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2023 Grains Research Update: Genetic breakthrough on soil sodicity constraint to deliver superior wheat varieties

Released on

Released on:
Thursday, 9. February 2023 - 10:00

A breakthrough in grains genetic plant research has unlocked the door to overcoming multiple constraints associated with sodic soils, paving the way to more resilient, high yielding wheat varieties.

The research by the Department of Primary Industries and Regional Development (DPIRD) with co-investment from the Grains Research and Development Corporation (GRDC) will be detailed at the upcoming 2023 Grains Research Update in Perth.

Soil sodicity – a high sodium concentration often combined with high soil pH that disrupts soil structure and integrity via several constraints – costs Australian grain growers $1.3 billion per annum in lost yield potential.

DPIRD research scientist Roopali Bhoite said an integrated pre-breeding strategy had been developed using new sequencing technology that targeted gene-rich regions directly linked to traits.

Dr Bhoite said the advance in marker design for new sequencing technology and rapid gene validation tool could be widely used in any applied trait research.

“Soil sodicity has long been a challenge for genetic mapping as it is linked to multiple, complex quantitative constraints, including sodium toxicity, waterlogging and drought at the reproductive stage,” she said.

“Our research identified new single nucleotide polymorphisms, known as SNP or ‘snips’, within the diverse wheat population tagging genes for yield and yield components.

“The discovery provides eight new molecular markers that can be used to develop more tolerant and high yielding stable lines.

“The research also identified several haplotypes – snips that tend to be inherited together – providing more reliable genetic variation that supports yield stability, underpinning more resilient varieties suited to soil and climate variability.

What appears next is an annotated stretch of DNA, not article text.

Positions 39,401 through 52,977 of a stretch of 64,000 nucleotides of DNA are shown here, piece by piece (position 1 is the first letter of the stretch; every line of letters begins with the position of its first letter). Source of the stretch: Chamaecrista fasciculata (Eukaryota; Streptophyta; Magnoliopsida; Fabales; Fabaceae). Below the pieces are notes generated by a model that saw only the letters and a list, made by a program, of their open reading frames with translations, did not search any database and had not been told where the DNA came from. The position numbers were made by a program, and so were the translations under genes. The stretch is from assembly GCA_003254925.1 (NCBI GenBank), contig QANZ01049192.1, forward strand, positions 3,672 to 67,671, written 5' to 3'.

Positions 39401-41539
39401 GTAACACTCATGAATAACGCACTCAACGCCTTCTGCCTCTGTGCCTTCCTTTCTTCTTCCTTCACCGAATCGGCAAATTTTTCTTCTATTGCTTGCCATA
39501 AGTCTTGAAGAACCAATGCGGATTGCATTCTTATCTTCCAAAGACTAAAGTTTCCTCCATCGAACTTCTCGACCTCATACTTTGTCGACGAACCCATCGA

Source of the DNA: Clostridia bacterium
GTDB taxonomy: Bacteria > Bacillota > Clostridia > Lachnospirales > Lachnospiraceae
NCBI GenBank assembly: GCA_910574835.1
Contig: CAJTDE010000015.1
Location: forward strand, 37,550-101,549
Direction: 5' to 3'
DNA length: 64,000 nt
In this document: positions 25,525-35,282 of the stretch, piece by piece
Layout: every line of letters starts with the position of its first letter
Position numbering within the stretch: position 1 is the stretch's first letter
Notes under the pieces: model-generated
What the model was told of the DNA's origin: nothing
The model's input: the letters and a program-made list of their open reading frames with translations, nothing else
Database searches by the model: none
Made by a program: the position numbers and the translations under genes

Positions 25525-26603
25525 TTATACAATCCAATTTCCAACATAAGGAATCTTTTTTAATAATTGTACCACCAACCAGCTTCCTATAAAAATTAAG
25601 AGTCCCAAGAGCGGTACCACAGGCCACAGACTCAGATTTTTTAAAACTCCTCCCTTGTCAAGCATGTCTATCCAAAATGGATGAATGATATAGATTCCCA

“This integrated approach to plant pre-breeding can be used across a range of crop breeding methods, including genomic selection, haplotype/molecular breeding and/or genome editing to improve crop tolerances and yields.”

The research breakthrough could lead to new wheat varieties with improved tolerance to soil sodicity, which affects an estimated 68 per cent of the Western Australian wheat crop.

Dr Bhoite said there was great excitement about the new pre-breeding research approach as it could be applied across other grains crops to address complex traits and/or soil constraints, such as acidity, salinity and metal toxicities.

“The result could be more tolerant, stable and higher yielding grains varieties that support grower profitability, farm sustainability and global food security,” she said.

The research findings will eventually be shared with the commercial sector to be integrated into plant breeding strategies.

The 2023 GRDC Grains Research Update will be held in Perth on Monday 27 and Tuesday 28 February at Crown Perth. For more information and to register visit the Grain Industry Association of WA website.

A woman in a greenhouse with a wheat plant and a computer.
DPIRD research scientist Dr Roopali Bhoite will tell the 2023 Grain Research Update about genetic research that has overcome multiple constraints associated with sodic soils.

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